A dense ball of 72 woven stars made from 420 paperclips.

Designed and constructed in August, 2012.

[Dandelion: inside]

The view from inside the Dandelion sculpture highlights the stars' central swirls.

[A dandelion seed head]

The stars in the Dandelion sculpture remind me of the "parachutes" in a dandelion seed head.

Image credit: Wikimedia Commons, 2009, public domain. Accessed 8/23/2012.

In this sculpture, 72 monochromatic paperclip stars (420 paperclips in all) fight for space around a closely-knit ball. The 5 or 6 clips in each star meet in a central spiral, and these are especially visible in this view from inside the ball. The sculpture's name stems from the paperclip stars' resemblance to the "parachutes" surrounding a dandelion seed head.

The star spirals are located at the vertices of a polyhedron known as the pentakis snub dodecahedron, obtained by replacing each pentagon in a snub dodecahedron with 5 triangles as shown below (left). Dually, each star spiral is located at the center of a face of a polyhedron made of 12 pentagons and 60 hexagons, also shown below (right). The latter polyhedron is an example of a buckyball, and its edges are naturally outlined in the Dandelion sculpture, with two clips per edge. The 12 white stars correspond to the 12 pentagons in this buckyball. Read more about the mathematics of buckyballs here.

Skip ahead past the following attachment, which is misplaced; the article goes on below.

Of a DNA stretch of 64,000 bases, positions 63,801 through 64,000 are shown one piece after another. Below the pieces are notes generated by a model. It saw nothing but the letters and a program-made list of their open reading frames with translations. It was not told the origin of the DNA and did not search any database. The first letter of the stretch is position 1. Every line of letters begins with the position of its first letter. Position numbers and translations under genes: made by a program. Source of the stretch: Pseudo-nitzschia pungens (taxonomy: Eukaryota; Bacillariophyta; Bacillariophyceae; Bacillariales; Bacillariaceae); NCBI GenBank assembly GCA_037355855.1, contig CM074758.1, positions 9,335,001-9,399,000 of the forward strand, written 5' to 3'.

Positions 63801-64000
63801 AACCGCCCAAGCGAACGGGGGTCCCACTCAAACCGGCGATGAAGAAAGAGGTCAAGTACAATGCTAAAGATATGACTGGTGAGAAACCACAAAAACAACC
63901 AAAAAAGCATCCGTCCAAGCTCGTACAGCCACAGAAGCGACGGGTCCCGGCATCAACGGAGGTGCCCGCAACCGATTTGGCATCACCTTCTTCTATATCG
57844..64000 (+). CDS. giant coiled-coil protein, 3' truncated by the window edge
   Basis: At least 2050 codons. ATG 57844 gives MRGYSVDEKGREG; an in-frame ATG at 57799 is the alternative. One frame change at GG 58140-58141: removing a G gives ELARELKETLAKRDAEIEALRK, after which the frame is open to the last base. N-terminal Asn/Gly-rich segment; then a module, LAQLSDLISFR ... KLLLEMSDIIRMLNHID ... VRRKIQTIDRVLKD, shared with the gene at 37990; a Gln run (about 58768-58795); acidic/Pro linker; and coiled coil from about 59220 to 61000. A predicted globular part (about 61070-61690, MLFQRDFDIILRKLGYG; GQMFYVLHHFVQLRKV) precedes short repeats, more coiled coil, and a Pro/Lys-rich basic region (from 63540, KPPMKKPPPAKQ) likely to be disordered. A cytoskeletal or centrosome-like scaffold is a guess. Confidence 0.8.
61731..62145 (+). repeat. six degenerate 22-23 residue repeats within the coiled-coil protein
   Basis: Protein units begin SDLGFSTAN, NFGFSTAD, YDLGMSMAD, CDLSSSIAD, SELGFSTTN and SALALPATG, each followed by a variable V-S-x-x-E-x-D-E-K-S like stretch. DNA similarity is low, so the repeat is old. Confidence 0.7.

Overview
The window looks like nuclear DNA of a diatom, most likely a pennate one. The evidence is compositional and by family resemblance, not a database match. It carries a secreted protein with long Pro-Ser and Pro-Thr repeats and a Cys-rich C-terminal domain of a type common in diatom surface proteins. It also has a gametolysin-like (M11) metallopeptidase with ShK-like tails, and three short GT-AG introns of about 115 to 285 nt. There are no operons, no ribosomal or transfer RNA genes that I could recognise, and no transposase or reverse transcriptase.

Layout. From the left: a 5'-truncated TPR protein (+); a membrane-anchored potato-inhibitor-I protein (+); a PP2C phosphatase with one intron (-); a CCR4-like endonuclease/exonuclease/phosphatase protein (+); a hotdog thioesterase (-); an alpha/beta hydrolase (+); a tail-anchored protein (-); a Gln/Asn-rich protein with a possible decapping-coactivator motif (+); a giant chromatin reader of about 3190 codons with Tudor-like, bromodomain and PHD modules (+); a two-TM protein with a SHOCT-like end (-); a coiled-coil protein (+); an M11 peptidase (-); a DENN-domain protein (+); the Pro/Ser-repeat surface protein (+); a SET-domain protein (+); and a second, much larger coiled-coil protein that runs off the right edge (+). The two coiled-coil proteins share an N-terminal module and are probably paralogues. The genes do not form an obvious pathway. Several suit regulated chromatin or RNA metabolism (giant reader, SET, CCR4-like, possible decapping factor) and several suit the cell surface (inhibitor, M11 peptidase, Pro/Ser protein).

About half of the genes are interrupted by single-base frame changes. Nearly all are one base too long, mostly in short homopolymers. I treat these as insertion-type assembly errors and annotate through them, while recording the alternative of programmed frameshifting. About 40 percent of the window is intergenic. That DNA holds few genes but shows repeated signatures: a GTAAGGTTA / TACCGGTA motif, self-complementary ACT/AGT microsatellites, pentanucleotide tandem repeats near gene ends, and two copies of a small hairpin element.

The construction method used in Dandelion can be easily adapted to build other buckyball polyhedra, or more generally, other trivalent polyhedra.

[Pentakis snub dodecahedron and its dual]

Left: the pentakis snub dodecahedron is made by erecting triangles on the pentagons of a snub dodecahedron. Right: the dual polyhedron is a buckyball with 12 pentagons and 60 hexagons. Both are shown in canonical form.

Copyright © 2011–2016 by Zachary Abel. All rights reserved. Last updated on 9/29/2016.